Recent Tutoring Session Reviews
"Student 1 wanted to start with flashcards, so we sang/shouted/rhymed/whispered his 64 sight words. We also did 5 basic sentence flashcards. Student 2 had 15 basic sentence flashcards to practice. We had a blast saying the sentences first in English and then in Japanese together. Her mother picked out another workbook for her to complete, which is particularly fortuitous, because we just finished her enormous Grade 1 Reading, Writing, Spelling, and Math book!"
"We took the first session to get to know each other, as the student is an upbeat bright kid that sometimes is a little shy and needs some talking to break out of his shell. After talking about his school, what subjects he likes and dislikes, and how he is struggling with writing, I think I developed an idea of how I want to go about helping him improve. Next session, we will begin to work with grammar and the work that he will be doing in school. We also agreed to squeeze in a little bit of math as well."
"I covered the reading comprehension assignment of "How I want to be remembered" with the student; he read the story, and we discussed it. The main objective was to make him grasp the concept in order to answer the questions correctly. I went over vocabulary words in the story and gave him examples since that strategy works for him. I also went over how to create solid sentences. I advised him to proofread the sentences each time he writes paragraphs."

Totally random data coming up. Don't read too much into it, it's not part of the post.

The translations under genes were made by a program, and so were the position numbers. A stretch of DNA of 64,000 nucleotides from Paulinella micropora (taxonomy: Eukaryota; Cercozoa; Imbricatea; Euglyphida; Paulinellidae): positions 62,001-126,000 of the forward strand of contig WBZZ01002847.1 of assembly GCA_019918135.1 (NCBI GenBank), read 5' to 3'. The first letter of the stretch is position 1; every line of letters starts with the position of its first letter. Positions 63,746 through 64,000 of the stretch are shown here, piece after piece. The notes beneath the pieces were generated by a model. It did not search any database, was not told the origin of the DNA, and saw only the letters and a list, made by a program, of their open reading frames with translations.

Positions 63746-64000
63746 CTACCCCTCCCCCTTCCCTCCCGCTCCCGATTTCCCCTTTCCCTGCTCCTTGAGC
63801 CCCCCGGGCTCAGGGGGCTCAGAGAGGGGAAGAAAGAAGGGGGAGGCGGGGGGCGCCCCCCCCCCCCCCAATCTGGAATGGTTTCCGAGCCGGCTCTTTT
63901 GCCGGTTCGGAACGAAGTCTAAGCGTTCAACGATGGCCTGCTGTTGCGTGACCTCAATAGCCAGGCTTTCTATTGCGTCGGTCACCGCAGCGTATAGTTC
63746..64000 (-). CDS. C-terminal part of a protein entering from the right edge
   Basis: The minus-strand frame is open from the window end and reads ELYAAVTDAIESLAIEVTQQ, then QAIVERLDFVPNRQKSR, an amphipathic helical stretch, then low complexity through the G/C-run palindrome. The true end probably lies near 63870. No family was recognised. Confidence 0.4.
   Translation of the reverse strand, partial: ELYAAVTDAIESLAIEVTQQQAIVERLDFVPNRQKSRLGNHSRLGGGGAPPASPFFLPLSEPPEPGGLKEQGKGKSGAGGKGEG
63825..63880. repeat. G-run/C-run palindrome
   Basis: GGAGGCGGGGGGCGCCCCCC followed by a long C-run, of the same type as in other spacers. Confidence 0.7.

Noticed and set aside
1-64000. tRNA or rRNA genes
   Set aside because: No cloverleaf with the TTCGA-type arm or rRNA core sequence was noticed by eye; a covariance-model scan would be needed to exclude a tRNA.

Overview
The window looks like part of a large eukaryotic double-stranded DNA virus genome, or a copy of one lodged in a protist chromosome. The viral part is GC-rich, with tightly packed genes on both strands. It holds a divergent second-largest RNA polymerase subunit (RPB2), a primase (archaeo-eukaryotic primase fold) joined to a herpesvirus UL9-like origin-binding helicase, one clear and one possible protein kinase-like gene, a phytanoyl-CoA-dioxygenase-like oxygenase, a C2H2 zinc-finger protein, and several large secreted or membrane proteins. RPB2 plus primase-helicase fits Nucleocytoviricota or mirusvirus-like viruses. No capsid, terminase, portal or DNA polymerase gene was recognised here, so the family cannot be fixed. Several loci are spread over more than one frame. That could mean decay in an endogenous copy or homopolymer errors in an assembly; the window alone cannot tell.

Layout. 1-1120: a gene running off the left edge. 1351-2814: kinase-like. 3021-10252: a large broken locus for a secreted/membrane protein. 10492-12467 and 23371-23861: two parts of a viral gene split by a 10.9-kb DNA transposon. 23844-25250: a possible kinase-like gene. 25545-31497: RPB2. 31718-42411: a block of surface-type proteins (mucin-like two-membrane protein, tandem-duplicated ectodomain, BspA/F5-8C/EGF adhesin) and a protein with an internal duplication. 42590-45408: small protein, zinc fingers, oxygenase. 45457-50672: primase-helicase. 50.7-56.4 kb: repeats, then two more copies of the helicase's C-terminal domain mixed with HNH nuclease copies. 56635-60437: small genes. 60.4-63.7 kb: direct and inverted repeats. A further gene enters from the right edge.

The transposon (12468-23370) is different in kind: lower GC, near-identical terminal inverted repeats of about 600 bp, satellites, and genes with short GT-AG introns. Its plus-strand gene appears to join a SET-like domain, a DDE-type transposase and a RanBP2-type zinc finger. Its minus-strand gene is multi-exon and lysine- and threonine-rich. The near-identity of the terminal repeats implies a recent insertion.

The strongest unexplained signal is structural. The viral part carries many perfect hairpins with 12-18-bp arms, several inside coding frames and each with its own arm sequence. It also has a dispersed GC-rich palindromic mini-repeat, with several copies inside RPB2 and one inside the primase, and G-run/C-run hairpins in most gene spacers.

"I started this session with a tip for essay writing: embedding quotes. I gave the student a handout explaining how to properly embed a quote, then had him practice with the quotes he'd previously used in his essay. After this writing practice, we turned our attention to Othello. We both independently read and annotated some of the background information from the Folger's edition of Othello, then discussed what we underlined/noted. Annotating (actively reading) a text is probably the best strategy to help students who have trouble remembering what they've read. The act of writing down what you read in the moment forces one to pay attention and seals understanding. Finally, he and I read a little of Othello (Shakespeare's words, not the modern day translation he reads in class) together."
"As this was the first session, we introduced ourselves, and I asked the student a number of questions (her background, family, interests, etc.) to help shape future lessons. We then focused on the present simple (main uses of it) and adverbs of frequency. We had a role-play situation and concluded with a short game. She is a positive, engaging, and attentive student: I believe that we will see an improvement thanks to her hard work and attitude."
"We worked on some grammar worksheets that the student had for homework. His teacher gave him enough information to answer all the questions, so he just needs to be persistent in finding the answers even if he hasn't fully internalized these grammar rules yet. I also gave him some additional techniques for placing commas, in addition to the guidelines his teacher provided."